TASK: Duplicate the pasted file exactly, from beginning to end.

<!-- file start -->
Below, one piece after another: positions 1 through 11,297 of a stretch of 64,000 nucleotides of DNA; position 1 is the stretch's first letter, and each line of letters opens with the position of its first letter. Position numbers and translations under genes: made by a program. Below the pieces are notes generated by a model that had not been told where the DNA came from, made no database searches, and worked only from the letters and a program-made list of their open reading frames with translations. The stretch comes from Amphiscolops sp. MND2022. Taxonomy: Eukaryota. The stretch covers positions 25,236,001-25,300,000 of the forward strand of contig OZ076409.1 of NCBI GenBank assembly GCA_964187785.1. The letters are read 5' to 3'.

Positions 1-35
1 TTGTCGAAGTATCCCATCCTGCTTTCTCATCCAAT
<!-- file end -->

Below, one piece after another: positions 1 through 11,297 of a stretch of 64,000 nucleotides of DNA; position 1 is the stretch's first letter, and each line of letters opens with the position of its first letter. Position numbers and translations under genes: made by a program. Below the pieces are notes generated by a model that had not been told where the DNA came from, made no database searches, and worked only from the letters and a program-made list of their open reading frames with translations. The stretch comes from Amphiscolops sp. MND2022. Taxonomy: Eukaryota. The stretch covers positions 25,236,001-25,300,000 of the forward strand of contig OZ076409.1 of NCBI GenBank assembly GCA_964187785.1. The letters are read 5' to 3'.

Positions 1-35
1 TTGTCGAAGTATCCCATCCTGCTTTCTCATCCAAT